DFDs do not show flow of control. This is a very important thing we must remember. DFDs also will generally not show one-time kind of things, like initializations. We do not show processes which initialize or create files, or create databases. They instead show processes which are running in a steady state. So data flow diagram can be imagined in terms of processes which are continuously executing. As soon as they receive the data, they produce their output and hand over that to the next process or update a data store or some such action takes place. So we do not generally show the one-time kind of activities but show processes in their steady state.
DFDs show only some important exceptions or errors. These are shown in order to introduce some specific business requirements to deal with that. So for example, if the inventory has fallen below a certain level, this may be treated as exception which is associated with some business rule that some reordering has to be done because our inventory has fallen very low. So such exceptions would be shown. But otherwise routine type of errors are generally not shown in the data flow diagram. So for example, we will not show things like the airline number which is given by the customer is wrong, or the destination that he has given, no such city exists in our database. Now we assume that such errors will naturally be handled by our software but they are routine type of errors where data validity has to be done. These are not shown as a part of data flow diagram so that we concentrate on main functions and main processes rather than get distracted by routine type of exceptions.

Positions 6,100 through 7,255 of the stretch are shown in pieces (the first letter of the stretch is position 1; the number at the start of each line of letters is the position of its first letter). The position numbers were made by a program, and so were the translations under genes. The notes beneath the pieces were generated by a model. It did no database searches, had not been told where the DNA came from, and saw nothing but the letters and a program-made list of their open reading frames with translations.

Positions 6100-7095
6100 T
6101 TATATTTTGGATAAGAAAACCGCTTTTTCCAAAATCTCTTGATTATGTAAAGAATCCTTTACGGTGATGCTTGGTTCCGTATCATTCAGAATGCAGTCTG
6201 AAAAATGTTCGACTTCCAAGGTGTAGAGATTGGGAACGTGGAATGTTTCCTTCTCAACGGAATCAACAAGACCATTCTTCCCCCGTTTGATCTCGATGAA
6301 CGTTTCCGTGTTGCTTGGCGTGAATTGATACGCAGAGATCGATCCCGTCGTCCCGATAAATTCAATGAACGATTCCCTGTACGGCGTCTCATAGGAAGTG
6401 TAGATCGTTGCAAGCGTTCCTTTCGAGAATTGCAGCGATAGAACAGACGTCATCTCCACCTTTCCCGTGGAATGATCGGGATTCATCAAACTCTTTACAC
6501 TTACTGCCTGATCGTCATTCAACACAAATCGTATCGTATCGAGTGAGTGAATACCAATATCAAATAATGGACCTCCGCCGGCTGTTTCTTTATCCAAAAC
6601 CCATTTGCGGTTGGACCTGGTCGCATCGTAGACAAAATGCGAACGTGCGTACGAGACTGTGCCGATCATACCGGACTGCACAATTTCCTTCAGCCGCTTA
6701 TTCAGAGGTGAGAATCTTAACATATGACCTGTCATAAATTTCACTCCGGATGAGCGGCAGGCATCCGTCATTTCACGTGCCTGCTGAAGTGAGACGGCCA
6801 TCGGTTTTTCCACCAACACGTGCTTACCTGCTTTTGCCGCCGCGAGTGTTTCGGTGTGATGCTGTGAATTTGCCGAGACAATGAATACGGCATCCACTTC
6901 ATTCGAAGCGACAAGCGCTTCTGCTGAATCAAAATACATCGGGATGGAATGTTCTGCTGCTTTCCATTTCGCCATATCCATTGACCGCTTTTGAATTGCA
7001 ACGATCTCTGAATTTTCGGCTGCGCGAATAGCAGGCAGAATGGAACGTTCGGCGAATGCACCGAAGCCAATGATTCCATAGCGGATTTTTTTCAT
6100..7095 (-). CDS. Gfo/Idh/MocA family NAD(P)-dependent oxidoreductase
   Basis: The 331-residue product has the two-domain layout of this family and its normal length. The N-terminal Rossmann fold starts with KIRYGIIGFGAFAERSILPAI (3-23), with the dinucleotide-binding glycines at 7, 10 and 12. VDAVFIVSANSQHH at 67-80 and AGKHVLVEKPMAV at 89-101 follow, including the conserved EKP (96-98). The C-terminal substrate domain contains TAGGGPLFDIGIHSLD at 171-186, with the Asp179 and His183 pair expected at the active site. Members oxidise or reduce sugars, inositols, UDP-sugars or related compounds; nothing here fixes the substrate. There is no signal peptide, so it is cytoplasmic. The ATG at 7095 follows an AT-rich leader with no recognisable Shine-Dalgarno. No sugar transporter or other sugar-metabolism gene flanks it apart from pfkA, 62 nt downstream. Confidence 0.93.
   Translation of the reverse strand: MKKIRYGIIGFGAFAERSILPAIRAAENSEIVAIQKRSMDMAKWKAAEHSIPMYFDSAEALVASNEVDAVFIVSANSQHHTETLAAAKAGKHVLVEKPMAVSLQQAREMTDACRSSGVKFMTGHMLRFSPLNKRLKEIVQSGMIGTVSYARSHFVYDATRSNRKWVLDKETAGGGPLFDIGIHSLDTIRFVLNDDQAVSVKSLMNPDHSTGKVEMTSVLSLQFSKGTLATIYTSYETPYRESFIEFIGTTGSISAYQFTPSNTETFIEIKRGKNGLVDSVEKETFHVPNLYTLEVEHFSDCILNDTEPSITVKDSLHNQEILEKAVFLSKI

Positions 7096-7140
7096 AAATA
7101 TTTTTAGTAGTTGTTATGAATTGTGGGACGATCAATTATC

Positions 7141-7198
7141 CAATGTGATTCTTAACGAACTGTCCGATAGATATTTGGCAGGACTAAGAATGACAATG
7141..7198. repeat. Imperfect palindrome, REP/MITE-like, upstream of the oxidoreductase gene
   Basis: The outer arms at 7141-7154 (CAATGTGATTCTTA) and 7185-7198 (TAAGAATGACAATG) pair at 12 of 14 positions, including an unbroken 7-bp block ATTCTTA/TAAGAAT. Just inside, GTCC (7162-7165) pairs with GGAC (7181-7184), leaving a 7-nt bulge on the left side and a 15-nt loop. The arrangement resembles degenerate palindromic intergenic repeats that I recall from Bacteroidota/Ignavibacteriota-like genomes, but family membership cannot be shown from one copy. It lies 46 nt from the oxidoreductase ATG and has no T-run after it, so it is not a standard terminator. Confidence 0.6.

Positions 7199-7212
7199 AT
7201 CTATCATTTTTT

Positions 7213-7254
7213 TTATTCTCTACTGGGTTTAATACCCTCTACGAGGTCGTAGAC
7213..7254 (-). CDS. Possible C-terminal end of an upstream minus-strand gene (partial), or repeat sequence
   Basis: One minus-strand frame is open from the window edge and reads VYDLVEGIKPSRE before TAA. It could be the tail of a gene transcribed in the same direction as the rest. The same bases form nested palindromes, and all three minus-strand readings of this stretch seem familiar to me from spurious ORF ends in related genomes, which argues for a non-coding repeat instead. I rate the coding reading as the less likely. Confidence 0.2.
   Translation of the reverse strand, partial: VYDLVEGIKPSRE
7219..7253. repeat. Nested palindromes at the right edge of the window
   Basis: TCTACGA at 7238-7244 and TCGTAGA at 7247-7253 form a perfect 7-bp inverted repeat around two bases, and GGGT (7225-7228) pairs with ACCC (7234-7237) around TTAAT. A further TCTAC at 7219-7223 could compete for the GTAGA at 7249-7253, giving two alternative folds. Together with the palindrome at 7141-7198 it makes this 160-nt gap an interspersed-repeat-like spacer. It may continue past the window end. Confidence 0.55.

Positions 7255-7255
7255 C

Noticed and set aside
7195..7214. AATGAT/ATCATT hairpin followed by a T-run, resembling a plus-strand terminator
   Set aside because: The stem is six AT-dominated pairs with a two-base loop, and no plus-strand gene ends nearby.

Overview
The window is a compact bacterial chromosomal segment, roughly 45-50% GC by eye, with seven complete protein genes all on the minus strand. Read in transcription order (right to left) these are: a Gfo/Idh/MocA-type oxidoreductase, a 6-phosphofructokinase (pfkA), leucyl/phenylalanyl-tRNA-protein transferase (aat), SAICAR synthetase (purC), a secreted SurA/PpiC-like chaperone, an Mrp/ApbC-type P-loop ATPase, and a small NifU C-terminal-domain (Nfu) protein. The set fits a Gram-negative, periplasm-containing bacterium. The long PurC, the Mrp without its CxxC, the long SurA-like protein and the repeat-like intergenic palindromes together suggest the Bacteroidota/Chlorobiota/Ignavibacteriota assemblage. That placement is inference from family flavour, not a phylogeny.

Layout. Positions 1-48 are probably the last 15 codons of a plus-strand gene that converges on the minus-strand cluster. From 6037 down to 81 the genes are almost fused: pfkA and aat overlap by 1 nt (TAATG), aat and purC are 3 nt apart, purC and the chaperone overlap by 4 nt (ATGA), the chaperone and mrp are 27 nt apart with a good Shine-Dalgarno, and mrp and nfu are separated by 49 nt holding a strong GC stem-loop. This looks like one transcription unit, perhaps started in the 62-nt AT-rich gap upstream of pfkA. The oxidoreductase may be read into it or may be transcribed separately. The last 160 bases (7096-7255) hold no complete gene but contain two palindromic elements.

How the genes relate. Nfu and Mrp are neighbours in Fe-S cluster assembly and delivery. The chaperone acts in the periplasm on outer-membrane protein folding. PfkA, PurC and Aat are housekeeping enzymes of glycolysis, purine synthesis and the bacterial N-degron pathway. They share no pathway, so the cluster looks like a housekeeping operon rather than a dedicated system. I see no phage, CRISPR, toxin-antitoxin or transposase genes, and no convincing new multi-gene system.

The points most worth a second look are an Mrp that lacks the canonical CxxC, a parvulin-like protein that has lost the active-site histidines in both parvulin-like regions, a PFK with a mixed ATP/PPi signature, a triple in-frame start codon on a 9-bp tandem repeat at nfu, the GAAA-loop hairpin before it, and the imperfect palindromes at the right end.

Processes must be independent of each other. So again here we refer to our thumb rule that cohesion and coupling are the guidelines we always use for any decomposition. So when we define sub-processes we should ensure that the new sub-processes that we have created are cohesive in terms of what they do and there is minimum interdependence between them. In fact, the only way the processes or sub-processes interact with each other is through data. So work of a process should depend only on its inputs and not on the state of another process. So processes are independent in that sense and this is an important point we must observe when we are doing the refinement. Only needed data should be input to the process. Now this is again an obvious requirement that a process should receive inputs which it needs for producing the outputs which are the responsibility of that process.
As we do refinement we must also ensure consistency at different levels of refinement. Here is an example where on the top we show a data flow diagram in which process F1 has been defined as having input A and producing output B. Now this process F1 itself may be fairly complex and this process may be now decomposed into different sub-processes. Now this is a process one, so we are decomposing it into 1.1, 1.2, 1.3, and 1.4 as four sub-processes with this kind of relationships among them. So this decomposition here shows that a complex process such as F1 gets decomposed into four processes which have been now named as 1.1, 1.2 and so on to indicate that they are part of process one here.